OldMan
17-12-2010, 16:23
Given that much of the Lexicanum info involving Harlequins appears to be bad fan fiction, I'd venture a guess that the idea of Cegorach as a fool comes from a fan who confused traditional harlequins with jesters and then ran with the idea.

Because GW themselves, were never truly pure about the difference harlequin/jester, and because in real world some harlequin variants showed not much difference to jester. Laughing God himself has more to do with a jester than actual harlequin and Commedia dell'arte, ( exept of fitting into just one role)


Jesus, it's really there. :p

Funny note: "is the Cegorach". Sounds like used as a title not as a name. Interesting, no?

Mayby just bad english. I didn't know that use of world "the" can make this kind of diffirence. Still, they showed a source there. So is he The Fool after all?


What actually saved Eldar in the webway? I always thought that it's walls are"toughter" then the walls between real world and the warp. It is why the scream of Slaanesh the newborn, which was a psionic scream of enourmous power have not reached there. For the same reason i found the story in DE codex on kidnapped SM sending aid request via telepathy ackwardly illogical. If the webway was enough to screen Eldar from raging warp-energies of the newly born Slaanesh (which were HUGE) it should be more than enough to screen a humble psyker. And deamon in fact DO infest webway, but only in parts it has collapsed due to lack of maintanence.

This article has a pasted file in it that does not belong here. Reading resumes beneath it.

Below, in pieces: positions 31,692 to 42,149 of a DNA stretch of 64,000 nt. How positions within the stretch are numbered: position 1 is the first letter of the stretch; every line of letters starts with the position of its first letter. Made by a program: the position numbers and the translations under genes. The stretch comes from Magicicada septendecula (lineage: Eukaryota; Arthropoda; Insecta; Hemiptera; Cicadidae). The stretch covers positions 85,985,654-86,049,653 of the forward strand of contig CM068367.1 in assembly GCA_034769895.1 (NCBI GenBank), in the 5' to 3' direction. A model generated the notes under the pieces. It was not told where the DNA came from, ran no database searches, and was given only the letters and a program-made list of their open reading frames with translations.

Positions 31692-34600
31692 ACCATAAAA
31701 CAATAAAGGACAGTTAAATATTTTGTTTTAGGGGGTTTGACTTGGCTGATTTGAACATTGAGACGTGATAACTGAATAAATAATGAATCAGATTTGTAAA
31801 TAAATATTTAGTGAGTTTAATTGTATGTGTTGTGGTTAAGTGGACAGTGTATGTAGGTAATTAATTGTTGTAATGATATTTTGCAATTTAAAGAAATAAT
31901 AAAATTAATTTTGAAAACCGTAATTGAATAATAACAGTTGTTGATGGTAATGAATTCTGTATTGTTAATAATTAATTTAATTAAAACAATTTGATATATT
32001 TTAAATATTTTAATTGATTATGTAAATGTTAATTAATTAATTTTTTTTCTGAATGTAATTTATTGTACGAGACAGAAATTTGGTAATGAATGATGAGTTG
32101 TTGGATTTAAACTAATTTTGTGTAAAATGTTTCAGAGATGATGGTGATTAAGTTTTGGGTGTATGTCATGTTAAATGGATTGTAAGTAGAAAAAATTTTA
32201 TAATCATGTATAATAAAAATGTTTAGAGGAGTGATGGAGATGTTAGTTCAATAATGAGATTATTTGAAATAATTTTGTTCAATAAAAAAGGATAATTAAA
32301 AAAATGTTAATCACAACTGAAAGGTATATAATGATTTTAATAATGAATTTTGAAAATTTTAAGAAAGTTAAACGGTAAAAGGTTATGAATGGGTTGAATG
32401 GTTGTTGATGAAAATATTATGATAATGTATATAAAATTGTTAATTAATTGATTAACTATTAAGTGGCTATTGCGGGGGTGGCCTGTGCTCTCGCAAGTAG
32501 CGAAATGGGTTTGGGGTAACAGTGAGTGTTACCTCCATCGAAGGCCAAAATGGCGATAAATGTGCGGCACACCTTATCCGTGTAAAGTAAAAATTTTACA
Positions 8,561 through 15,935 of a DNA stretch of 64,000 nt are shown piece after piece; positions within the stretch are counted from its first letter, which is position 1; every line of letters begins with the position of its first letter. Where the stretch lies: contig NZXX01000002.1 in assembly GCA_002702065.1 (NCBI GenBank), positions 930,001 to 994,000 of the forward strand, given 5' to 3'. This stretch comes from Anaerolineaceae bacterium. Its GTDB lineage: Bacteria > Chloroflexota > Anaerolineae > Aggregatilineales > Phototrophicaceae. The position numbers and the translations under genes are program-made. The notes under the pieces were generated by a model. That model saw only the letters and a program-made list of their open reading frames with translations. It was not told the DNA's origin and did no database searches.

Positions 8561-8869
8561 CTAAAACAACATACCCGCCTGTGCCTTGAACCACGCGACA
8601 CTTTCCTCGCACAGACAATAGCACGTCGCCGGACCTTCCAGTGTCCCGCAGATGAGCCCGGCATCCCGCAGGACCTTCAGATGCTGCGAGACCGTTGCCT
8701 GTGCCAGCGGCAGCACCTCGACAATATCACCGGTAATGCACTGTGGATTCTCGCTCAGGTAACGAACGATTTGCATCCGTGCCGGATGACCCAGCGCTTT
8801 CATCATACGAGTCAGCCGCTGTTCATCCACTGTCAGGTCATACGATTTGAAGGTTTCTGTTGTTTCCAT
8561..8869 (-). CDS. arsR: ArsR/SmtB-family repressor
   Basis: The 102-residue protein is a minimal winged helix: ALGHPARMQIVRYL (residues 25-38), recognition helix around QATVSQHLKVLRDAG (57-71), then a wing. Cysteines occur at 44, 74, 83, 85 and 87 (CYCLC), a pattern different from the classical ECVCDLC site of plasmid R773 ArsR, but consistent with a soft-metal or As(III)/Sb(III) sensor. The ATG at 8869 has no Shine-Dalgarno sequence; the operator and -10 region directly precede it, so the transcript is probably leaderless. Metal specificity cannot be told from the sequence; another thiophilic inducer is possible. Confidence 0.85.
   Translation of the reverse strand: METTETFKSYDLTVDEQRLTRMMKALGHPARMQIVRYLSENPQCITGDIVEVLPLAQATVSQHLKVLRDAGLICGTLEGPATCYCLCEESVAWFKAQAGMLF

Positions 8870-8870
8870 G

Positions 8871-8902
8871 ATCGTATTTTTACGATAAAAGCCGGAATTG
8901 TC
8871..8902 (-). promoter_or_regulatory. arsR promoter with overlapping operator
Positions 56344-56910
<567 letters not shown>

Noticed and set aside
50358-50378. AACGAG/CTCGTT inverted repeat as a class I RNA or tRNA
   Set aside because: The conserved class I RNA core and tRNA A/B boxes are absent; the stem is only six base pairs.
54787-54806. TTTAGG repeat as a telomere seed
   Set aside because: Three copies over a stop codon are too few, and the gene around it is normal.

There is a reason why utilising warp-tunnels is considered safer than traditional warp-flight used by other races.

ForgottenLore
17-12-2010, 17:26
I know this is off track but there is a 3rd LIVING God, err Goddess. the Goddess of Healing(Isha?) is imprissoned by Nurgle to test his plagues on which she heals and he makes worse ones, as he "rescued" her from death at Slaanesh's hands.

Which is discussed in this thread in post#s 4,5,8,10,13,14 and 15. So almost a third of the thread so far has discussed Isha's captivity by Nurgle.

Hendarion
17-12-2010, 18:40
Mayby just bad english. I didn't know that use of world "the" can make this kind of diffirence. Still, they showed a source there. So is he The Fool after all?
Since I have quoted the exact GW material, yes, he indeed is also called The Great Fool.


i found the story in DE codex on kidnapped SM sending aid request via telepathy ackwardly illogical. If the webway was enough to screen Eldar from raging warp-energies of the newly born Slaanesh (which were HUGE) it should be more than enough to screen a humble psyker.
Still the DE also fear psykers inside their city because it might cause infestation.